All your books have a spiritual theme. Why?
The main reason is simply chromosomes. My dad was a preacher; my three brothers are preachers. My grandpa and my great-uncle were preachers. I have two cousins – Lou and Morris Venden – who were among the most successful ministers anywhere in recent years. So the DNA is pretty overpowering. If I ever wrote a regular potboiler, Mom would kill me with a guilt trip.
I also think that religious themes – grace, heaven, the goodness of God, the reality of a great spiritual war going on around us – are fascinating and life-changing. I write what I care about. I create characters that I wish more of us could become.
Where do you get ideas for the fiction stories like “Bucky Stone”?
That’s a good question. Basically, I just sit and think and stare off into space while munching on pita chips. That sounds hokey, but here’s a story. I was in Santa Fe for a PR conference once; when it was done I had to ride in a shuttle van back to the airport. In just that two-hour commute (this is before iPods), I suddenly got the idea for, not one, but two of my Bucky Stone stories. I just went: Hmmmm, let him go to Hawaii for a basketball invitational. He’s rooming with Dan, but all of a sudden, Deirdre shows up – whooh, that’s a heavy romantic story. By the time I got to the airport, I was ready to start writing.
A lot of times, when I wake up at 3:00 a.m. and don’t want to wake Lisa up by padding over to the bathroom, I just lay there and let story ideas spin around in my brain. So most of my good fiction brainstorms can be attributed to the blessings of God, and also to having a glass of diet root beer right before bedtime.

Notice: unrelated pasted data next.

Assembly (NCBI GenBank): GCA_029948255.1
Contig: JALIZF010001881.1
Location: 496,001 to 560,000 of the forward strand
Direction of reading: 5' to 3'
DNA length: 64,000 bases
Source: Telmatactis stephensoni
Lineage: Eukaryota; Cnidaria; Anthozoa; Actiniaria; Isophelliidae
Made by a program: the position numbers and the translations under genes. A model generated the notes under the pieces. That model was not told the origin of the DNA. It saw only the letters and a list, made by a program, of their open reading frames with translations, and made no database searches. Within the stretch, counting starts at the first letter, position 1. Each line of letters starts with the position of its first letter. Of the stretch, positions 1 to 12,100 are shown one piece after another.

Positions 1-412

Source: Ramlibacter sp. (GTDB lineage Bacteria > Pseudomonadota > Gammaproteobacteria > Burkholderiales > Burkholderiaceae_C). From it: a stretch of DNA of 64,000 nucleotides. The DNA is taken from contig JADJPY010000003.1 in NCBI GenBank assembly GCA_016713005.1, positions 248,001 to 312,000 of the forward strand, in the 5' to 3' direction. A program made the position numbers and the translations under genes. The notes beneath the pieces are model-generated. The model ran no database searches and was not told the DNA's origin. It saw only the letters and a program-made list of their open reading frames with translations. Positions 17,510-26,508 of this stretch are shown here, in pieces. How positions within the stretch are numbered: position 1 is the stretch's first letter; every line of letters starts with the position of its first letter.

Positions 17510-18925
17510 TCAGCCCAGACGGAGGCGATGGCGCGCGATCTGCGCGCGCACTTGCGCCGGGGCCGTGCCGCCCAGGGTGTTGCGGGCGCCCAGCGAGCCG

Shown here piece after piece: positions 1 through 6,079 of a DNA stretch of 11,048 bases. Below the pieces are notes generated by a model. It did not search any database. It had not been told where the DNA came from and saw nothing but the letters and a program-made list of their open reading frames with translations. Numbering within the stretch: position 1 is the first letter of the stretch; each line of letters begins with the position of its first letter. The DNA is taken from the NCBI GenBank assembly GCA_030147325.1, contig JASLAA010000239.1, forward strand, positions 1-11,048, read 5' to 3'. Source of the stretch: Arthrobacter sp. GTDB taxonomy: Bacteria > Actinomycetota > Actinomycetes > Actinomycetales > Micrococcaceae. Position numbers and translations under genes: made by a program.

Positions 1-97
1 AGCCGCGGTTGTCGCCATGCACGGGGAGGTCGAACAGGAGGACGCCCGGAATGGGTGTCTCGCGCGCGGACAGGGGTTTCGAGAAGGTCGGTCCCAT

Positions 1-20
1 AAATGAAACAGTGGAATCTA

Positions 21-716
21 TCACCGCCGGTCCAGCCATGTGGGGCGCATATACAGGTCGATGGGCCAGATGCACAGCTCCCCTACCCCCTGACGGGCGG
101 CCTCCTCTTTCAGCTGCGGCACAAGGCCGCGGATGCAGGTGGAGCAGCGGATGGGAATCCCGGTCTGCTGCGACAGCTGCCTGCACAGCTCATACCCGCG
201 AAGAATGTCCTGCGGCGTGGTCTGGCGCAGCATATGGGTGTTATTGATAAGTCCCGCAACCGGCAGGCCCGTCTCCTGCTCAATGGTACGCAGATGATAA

I honestly do think that a Christian writer who keeps their eyes and ears open can also count on God actually moving within them to help spring a new idea into existence. More than once, I’ve just had this flash and then gone: Where did that come from? Thank you, Jesus.
Is writing hard?
For me, no. I enjoy it a lot. I spend just a few hours each weekend – a bit more in the summer, when I’m not teaching – at my laptop. The first couple chapters of a fictional story (It was a dark and stormy night) can be tough, but once a story really gets flowing, it’s almost hard to stop. I’m blessed that Lisa is both savvy and tactful; we go for long four-mile walks each weekend and bounce ideas off each other. She tries to avoid words like “stupid” and “puerile,” but I can sometimes read it in her body English.
Truthfully, if you simply sit down and get started, even a couple of hours a week soon add up to something that is hopefully going to make an impact.
How do you map out an extended fiction story? Do you plan the entire plot, or does the story ever get away from you?
I do try to scratch out an unofficial “treatment” that outlines the bare plot. My normal way is to try to write down just two or three sentences per chapter, and then start writing. But in almost every case, the story does take on a life of its own,and I find myself coping with plot twists that I hadn’t anticipated. More than once in the Bucky Stone series, I suddenly sat up straight and cried out: “Hey! How’d I get clear over here? How’d we end up in Honolulu?” (There are worse detours in the world.)
Interestingly, as I wrote Love in a Distant Land, I found the story determinedly taking itself toward a conclusion I hadn’t allowed for. I tried to resist it for a while, but finally bowed to the inevitability of how the Lord was leading. (I’d better not say any more than that!)